Firstly, by undermining the Withdrawal Agreement and failing to abide by the NI Protocol, it is chipping away at Britain’s reputation of being a reliable partner that respects the agreements it signs. Simon Coveney, Ireland’s Foreign Minister, has explicitly warned that “unilateral action undermines the trust necessary to reach agreement.”[3] These diplomatic fights undermine British credibility and authority on the world stage at a time when it wants to build its ‘Global Britain’ capital and relationships. It also overshadowed the UK’s G7 achievements, including the Atlantic Charter, a document signed by Boris Johnson and President Biden. As Nigel Sheinwald, a former UK Ambassador to Washington and the EU, said “there is no point in writing the Atlantic charter which depends on mutual trust, mutual confidence and the rules of law when you are operating as chancers.”[4] It also risks setting a precedent for other states to seize upon for their own political gains.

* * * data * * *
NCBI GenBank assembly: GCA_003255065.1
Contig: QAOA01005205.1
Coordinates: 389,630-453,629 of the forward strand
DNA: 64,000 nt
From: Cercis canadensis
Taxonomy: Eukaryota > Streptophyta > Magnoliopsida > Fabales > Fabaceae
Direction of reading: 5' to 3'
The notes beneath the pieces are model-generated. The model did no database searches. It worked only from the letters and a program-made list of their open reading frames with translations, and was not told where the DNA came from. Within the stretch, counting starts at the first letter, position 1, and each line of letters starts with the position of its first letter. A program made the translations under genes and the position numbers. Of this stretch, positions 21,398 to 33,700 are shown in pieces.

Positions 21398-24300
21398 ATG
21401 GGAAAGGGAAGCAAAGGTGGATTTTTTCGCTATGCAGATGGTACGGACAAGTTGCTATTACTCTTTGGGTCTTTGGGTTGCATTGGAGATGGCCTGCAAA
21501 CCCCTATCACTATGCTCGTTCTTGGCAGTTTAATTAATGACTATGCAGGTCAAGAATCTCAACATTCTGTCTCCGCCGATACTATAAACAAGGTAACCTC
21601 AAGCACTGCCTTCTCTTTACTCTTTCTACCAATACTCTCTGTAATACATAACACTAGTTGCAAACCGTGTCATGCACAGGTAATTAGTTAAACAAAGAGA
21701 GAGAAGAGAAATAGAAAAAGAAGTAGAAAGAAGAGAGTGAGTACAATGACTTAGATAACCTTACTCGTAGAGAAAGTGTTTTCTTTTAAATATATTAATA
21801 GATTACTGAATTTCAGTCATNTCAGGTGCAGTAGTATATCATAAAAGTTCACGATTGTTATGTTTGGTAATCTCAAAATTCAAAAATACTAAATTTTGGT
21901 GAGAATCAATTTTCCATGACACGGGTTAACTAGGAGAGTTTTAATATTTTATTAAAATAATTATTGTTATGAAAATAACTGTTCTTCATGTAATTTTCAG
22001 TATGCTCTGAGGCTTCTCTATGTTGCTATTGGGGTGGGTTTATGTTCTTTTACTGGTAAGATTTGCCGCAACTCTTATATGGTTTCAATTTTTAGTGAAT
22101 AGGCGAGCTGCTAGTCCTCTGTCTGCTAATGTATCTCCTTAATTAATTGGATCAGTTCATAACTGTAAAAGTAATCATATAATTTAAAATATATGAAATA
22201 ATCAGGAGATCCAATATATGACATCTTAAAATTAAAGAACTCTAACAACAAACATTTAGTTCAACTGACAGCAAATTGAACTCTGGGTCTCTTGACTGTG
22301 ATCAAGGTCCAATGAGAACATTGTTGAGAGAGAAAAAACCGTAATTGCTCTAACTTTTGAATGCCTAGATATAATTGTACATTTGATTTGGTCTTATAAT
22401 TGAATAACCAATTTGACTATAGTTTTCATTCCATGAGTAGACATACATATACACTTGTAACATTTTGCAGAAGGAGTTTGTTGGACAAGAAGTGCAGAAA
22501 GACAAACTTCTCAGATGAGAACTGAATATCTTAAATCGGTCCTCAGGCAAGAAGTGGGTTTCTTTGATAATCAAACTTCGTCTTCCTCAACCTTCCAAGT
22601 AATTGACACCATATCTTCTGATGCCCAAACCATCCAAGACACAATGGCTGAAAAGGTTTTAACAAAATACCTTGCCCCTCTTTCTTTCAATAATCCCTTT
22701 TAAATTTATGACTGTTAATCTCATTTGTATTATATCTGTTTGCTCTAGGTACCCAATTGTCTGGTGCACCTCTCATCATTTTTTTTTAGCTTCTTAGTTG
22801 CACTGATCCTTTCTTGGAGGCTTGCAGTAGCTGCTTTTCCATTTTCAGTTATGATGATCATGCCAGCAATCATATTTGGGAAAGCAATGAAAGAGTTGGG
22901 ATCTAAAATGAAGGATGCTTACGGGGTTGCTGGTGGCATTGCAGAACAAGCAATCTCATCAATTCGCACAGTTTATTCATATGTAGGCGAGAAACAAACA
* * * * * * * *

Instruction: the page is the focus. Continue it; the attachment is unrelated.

Secondly, ongoing fighting with its European neighbours risks creating unnecessary tensions with its allies. And as the former UK Ambassador to the United States, Sir Peter Westmacott, recently said “Britain on its own ain’t gonna get far” without its partners.[5] Last week, it was reported that senior US embassy officials in London, alongside the US National Security Adviser, formally warned David Frost, the UK’s Brexit Minister, that he will inflame tensions in Northern Ireland if the UK does not compromise over border checks.[6] Such a sharp diplomatic reprimand is rare between allies, but it is a sign of how serious one of Britain’s most important allies is taking this issue and the extent that it is willing to push the UK Government on it.


It has also spurred others to raise the issue directly with the PM at the G7. Ralph Goodale, Canada’s High Commissioner to the UK, offered Canada’s help to find a solution, and has pointed out explicitly that whilst they do not underestimate the difficultly of finding a resolution, they want to signal they are aware of the challenge.[7]